Creating A GitHub App to Validate IAM Policies
Identity and Access Management is the foundation of security in the cloud, yet writing secure IAM policies for applications is a daunting task that developers dread. You might find yourself manually adding permissions to a policy only to realize they are blocked by a Service Control Policy (SCP). To determine what permissions are required for your application to function, you might start building a new application with s3:* because you are not sure what permissions are required by the application and need to perform trial and error with broader permissions.
In this article I will show you how to incorporate automated IAM policy validation as a part of your GitHub workflow using GitHub Apps. Incorporating policy validation earlier in the development process can help improve the security posture of your IAM policy by flagging overly permissive elements in the policy that are deemed security risks. Having policy validation also helps catch errors from incorrect syntax or other misconfigurations.
Applying the Principle of Least Privilege is even more challenging because it requires a considerable amount of big data and analytics to help drive the decision making to help identify patterns that can be applied to your IAM policies. A common analytical practice is to leverage historic IAM usage data to provide context on what permissions the application actually uses to operate. “What are the least privilege permissions required for the application to function?” is the million dollar question. As a result: New, restrictive IAM policies need to be generated, tested, and validated before being rolled out into production environments.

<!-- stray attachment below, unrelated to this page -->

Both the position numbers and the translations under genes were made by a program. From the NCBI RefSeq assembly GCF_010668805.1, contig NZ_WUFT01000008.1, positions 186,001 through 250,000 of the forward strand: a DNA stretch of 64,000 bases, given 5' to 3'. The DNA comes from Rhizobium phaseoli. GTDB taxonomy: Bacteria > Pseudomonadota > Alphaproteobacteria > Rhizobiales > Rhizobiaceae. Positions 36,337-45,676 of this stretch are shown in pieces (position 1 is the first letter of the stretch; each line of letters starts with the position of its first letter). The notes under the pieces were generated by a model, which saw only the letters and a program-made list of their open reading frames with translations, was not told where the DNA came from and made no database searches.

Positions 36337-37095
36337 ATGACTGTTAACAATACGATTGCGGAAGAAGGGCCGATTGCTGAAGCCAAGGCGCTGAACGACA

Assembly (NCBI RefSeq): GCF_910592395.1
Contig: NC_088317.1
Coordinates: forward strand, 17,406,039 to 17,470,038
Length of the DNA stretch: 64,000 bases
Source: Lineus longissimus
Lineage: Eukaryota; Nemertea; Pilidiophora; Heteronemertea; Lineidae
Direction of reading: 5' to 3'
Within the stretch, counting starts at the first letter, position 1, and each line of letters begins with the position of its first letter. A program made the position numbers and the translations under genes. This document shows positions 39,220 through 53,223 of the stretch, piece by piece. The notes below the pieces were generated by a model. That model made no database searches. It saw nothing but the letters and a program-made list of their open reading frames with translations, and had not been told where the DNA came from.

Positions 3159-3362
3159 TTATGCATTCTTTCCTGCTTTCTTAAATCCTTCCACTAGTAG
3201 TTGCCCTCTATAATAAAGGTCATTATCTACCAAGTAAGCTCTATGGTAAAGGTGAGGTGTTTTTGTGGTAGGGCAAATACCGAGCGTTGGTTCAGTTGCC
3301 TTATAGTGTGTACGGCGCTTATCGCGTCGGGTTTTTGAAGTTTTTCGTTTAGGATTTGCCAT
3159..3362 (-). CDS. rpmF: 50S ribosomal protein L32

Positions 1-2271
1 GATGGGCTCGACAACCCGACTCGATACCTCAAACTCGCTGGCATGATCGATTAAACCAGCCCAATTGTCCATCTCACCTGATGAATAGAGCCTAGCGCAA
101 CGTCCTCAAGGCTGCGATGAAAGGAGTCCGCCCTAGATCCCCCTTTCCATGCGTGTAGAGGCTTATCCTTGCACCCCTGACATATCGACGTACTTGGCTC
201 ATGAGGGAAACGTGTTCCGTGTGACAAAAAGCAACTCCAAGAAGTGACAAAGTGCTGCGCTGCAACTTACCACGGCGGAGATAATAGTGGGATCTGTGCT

What are GitHub Apps?
GitHub Apps are first-class actors within GitHub that help incorporate custom automation into your GitHub workflows. They allow you to automate project validation workflows and improve code quality. GitHub Apps are not acting on behalf of a GitHub user because an app has its own identity. This means it doesn’t require authorization like other third party apps that you integrate with GitHub. GitHub Apps are passive by design. They wait for something to happen, such as a commit or Pull Request, and then react, usually via the GitHub API. When waiting for events to occur on GitHub, there are two approaches: webhooks and polling. Webhooks are the recommended approach for event handling. Once an event occurs within the monitored scope of the GitHub App, it’s handled immediately and sent to the Webhook for processing.